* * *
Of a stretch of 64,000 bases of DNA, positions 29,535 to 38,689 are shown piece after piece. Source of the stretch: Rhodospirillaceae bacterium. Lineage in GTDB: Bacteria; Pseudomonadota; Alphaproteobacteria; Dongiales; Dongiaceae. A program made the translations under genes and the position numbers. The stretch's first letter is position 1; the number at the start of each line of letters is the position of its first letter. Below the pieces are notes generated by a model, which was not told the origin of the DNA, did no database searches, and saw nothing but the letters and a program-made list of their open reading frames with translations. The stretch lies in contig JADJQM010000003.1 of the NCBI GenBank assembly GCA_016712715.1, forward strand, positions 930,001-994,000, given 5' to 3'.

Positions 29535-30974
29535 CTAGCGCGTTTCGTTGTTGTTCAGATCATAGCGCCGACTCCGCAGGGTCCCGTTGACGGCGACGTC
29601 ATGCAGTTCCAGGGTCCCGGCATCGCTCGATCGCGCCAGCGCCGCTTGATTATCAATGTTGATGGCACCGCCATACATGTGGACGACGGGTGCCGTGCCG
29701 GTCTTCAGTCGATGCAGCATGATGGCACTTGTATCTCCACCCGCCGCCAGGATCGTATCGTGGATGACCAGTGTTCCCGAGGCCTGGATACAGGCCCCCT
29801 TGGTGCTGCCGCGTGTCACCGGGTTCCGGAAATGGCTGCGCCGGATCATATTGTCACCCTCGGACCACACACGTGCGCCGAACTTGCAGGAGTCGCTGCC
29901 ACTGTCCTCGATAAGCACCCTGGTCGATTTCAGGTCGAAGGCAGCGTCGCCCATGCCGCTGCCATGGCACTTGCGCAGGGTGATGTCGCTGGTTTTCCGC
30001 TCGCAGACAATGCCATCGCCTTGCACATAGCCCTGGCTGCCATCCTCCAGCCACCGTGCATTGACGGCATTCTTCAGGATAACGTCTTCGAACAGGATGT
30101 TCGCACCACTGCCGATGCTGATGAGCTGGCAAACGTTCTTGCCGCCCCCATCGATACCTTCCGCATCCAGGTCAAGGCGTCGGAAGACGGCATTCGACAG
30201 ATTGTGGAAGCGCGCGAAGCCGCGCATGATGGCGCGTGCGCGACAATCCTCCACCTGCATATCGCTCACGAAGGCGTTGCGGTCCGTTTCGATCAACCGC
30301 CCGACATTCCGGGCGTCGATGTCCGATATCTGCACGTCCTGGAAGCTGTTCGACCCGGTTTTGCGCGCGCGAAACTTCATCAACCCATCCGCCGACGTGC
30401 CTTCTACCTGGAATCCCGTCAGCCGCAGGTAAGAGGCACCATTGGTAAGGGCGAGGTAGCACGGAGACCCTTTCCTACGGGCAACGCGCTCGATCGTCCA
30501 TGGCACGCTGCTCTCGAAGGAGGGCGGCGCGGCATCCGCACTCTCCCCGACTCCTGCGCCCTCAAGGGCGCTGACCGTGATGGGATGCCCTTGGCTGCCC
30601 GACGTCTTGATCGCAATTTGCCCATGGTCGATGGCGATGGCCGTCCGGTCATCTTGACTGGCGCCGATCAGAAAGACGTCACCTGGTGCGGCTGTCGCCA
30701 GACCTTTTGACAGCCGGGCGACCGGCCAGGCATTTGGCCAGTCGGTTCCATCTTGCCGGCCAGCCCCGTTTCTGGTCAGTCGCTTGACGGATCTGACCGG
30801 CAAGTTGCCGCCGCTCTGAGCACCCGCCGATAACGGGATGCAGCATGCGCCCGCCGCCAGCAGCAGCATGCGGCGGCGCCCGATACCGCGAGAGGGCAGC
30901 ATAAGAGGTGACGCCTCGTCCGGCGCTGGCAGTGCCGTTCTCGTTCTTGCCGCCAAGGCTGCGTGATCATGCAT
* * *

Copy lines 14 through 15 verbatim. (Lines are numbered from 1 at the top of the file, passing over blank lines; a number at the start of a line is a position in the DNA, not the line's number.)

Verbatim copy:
30601 GACGTCTTGATCGCAATTTGCCCATGGTCGATGGCGATGGCCGTCCGGTCATCTTGACTGGCGCCGATCAGAAAGACGTCACCTGGTGCGGCTGTCGCCA
30701 GACCTTTTGACAGCCGGGCGACCGGCCAGGCATTTGGCCAGTCGGTTCCATCTTGCCGGCCAGCCCCGTTTCTGGTCAGTCGCTTGACGGATCTGACCGG